Dementia cases set to rocket by 40 per cent in Hartlepool

Andrea Atkinson home manager at Gretton Court chatting with a resident

Andrea Atkinson home manager at Gretton Court chatting with a resident

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CASES of dementia are expected to rocket in Hartlepool over the next generation by almost 40 per cent.

The shock predicted increase has prompted Hartlepool Borough Council to launch a new investigation into how the illness is diagnosed – and if more can be done to catch it early.

A resident of Gretton Court in the garden

A resident of Gretton Court in the garden

Cases of the mental illness are predicted to rise from 1,148 now to 1,597 by 2030, putting additional pressures on care providers as well as patients’ families.

The inquiry has been welcomed by dementia experts who provide a number of services in town.

The Hospital of God at Greatham charity is Hartlepool’s biggest independent provider of dementia services, including Gretton Court nursing home.

Director David Granath said: “I’m pleased that the council are making this inquiry.

“I think they are doing the right thing in preparing themselves for the future need as well as finding out exactly what the needs are going to be.

“With an increasingly ageing population and people living longer there will be an increased proportion of people with dementia.

“That will have a huge impact, including financially, because people require so much care.

“I think there will be a crisis if we don’t plan for it.”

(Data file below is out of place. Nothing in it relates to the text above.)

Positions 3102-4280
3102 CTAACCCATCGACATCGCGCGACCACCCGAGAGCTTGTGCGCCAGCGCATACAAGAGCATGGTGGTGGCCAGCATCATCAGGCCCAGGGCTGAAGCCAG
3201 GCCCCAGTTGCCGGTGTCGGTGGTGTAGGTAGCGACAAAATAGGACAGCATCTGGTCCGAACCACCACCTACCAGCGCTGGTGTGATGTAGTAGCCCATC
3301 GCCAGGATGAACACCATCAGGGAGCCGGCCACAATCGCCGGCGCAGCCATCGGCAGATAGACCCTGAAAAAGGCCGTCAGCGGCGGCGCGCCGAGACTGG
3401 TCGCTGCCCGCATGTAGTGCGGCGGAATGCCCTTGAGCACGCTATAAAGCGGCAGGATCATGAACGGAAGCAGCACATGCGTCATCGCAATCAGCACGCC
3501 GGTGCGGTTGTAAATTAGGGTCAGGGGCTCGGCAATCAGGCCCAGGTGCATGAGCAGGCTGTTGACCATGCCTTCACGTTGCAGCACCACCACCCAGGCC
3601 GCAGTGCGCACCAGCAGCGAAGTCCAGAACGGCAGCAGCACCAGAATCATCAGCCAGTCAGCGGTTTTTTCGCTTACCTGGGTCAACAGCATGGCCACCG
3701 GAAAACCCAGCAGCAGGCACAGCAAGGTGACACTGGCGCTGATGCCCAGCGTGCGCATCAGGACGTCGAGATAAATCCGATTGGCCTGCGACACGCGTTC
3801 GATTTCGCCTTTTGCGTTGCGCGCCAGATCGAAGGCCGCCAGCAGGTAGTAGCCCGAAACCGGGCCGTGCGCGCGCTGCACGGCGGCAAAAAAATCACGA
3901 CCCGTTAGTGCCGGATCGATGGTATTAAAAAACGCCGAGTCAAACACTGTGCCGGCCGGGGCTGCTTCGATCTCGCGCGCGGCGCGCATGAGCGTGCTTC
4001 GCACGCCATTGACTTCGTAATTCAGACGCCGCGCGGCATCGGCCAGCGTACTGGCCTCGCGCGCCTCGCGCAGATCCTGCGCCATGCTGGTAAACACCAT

The increase in cases is seen as a key priority by council and health chiefs.

The new inquiry is being headed by councillors Jim Ainslie and Stephen Akers-Belcher who sit on the audit and governance committee.

They will work with a host of partner agencies including GPs, health commissioners, and voluntary groups to gain a greater understanding of work currently going on in Hartlepool.

It will also focus on how the services available help towards early diagnosis.

A general lack of awareness and information about dementia can lead to delays in proper intervention says the local authority.

Coun Akers-Belcher said: “The investigation is in its early days. We have agreed the scope and who we will consult with and there is going to be a lot of work carried out over the next few months.

“I think we need to look at the reasons for why there is expected to be an increase in cases and our role as a council is to look at ways to raise awareness.”

Work is also going on between the council and numerous partner organisations as they explore Hartlepool becoming an accredited Dementia Friendly Community.